The Centennial Group of Cobb/Cherokee/North Fulton
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The Centennial Group
of Cobb/Cherokee/North Fulton

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Urban/Suburban Makeover

The Atlanta Beltline Tour

On Saturday, June 6, 2009, approximately 15 members of the Centennial Group took a tour of the proposed Atlanta Beltline. Although the tour took place a year ago, the issues involved are still quite relevant, and indeed, still in the public eye.

This ambitious, ongoing project is regarded as one of the most comprehensive economic development efforts ever undertaken in the City of Atlanta. The BeltLine will combine greenspace, trails, transit, and new development along 22 miles of historic rail segments that encircle the urban core. Much of the project will make use of the existing infrastructure, some of which dates from the late 1860s.

On parts of the tour, it was apparent that some very attractive urban refitted properties have been developed. This type of development could serve as a template for Atlanta and its suburbs; ideally, moderate density suitable to support light rail transit.

The hope is that, once finished, the Beltline project would contribute significantly to the tax base of the city of Atlanta. The plan is to use estimated tax receipts for up front funding for the project. At the same time 1300 acres of new green space would be developed, all linked with a trail system for pedestrians and bikers. In addition, at various points along the way, the Beltline will be linked with Marta and even Amtrak.

Work and planning continues on this long-term project and tours are still being given. Why not plan to take a tour yourself, or better yet, with a group. Then you can see firsthand how the Beltline will impact so many different aspects of life in Atlanta, from our environment, transportation, to jobs and the economy.

Click here for more details on the Beltline project itself.

Extreme Makeover - Suburban Style

Members of the Centennial Group after touring the proposed Atlanta Beltline


The most surprising aspect of the tour was the Bellwood Quarry. Situated on the West Side of Atlanta, the Bellwood Quarry was until recently, a working operation, providing crusher run and gravel for suppliers to the construction industry.

As part of the Beltline project, the quarry would have a new life as a reservoir for drinking water for the city of Atlanta, holding up to a 30-day supply!

Tour Guide Heather discussing the plans for the Bellwood Quarry.


Photos courtesy of Carina O'Bara.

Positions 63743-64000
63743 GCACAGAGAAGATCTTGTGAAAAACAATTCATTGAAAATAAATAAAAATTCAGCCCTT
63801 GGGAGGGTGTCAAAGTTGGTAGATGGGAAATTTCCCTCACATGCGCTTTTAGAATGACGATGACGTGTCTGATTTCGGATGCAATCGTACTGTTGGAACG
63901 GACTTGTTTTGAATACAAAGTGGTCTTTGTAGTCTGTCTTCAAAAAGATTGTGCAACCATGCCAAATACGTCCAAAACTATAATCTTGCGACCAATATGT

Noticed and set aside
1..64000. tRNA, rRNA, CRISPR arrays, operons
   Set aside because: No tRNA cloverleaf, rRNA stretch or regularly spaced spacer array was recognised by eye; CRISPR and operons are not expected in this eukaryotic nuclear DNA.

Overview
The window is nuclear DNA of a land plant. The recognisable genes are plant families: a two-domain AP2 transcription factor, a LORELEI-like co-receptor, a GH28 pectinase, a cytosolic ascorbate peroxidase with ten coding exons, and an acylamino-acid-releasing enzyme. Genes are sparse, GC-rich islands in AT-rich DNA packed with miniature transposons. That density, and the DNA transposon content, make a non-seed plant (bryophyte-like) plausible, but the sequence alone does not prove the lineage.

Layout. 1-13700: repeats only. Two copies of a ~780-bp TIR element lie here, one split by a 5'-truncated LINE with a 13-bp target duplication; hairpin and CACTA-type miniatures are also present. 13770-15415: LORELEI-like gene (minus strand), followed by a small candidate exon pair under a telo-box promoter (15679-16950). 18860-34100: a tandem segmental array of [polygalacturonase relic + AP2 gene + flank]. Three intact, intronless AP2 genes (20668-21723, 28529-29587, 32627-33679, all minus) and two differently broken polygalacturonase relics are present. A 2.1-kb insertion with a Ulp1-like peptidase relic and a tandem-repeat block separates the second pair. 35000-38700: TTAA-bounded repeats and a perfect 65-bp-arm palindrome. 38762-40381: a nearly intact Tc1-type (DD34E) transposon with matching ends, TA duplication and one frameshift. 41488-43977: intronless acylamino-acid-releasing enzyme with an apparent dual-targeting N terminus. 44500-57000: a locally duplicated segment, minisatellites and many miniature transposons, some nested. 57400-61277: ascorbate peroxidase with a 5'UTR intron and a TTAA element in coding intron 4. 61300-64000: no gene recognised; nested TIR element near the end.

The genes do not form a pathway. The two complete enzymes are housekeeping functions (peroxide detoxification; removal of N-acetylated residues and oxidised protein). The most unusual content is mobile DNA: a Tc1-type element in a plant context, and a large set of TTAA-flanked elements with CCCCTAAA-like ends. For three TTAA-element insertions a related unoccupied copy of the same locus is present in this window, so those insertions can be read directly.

The 3-hour guided tour is given every Friday and Saturday morning, leaving from the Inman Park MARTA station. Heather, our tour guide, did a fantastic job explaining the concept of the Beltline, its history and planning, and the economic impact that the local neighborhoods and indeed, the entire region can reap from the development of the Beltline.

From the Georgia Sierran

You pass them on your daily commute, or when picking the kids up from soccer, or jogging in the early morning. Maybe you can even see them from your living room window. Or worse, maybe they have gotten so ubiquitous that you no longer notice them at all.
Abandoned strip malls, dead or dying shopping centers, empty big box stores all seem to increasingly be part of the landscape.

In their book Retrofitting Suburbia, Ellen Dunham-Jones and June Williamson highlight a number of projects around the country, and here in Georgia, where abandoned or dying properties have been re-imagined, reengineered, and revitalized. By taking advantage of the already existing infrastructure and convenient locations, developers and local governments have morphed dead-end properties into mixed-use, efficient, pedestrian/commuter friendly, vibrant communities.
Designs are generally open, encouraging pedestrian traffic, which in turn, means less car traffic for shopping areas. Working in the same, pedestrian-friendly community as you live means fewer vehicles on the roads.

And finally, creating a live/work area where people can walk on a regular basis can foster a strong sense of community and civic pride, emotions that seem to be lacking many places where people are overwhelmed by suburban sprawl. In her presentation to the Centennial Group on April 2, Dunham-Jones showed a number of high-profile successful transformations, including some in metro Atlanta.

Projects like Atlantic Station, Lindbergh City Center, the Beltline, and Smyrna Village Green and Market Village, all have their own individual objectives and characteristics. What they have in common is a determination to make things better in terms of maximizing land use while minimizing some of the pitfalls of the current urban/suburban paradigm.

Centennial Group is taking a look at these projects, beginning with a Beltline tour on June 6 and a walk through Smyrna’s West Village, Ivy Walk, and Market Village/Town Center on June 28. We are pleased to have Liza Mueller and others from the Congress for the New Urbanism guide us through these projects. For dates and details on future trips (as well as a more extensive write up on this issue), please see the Centennial Group website.

Click here to read the full article that this was excerpted from.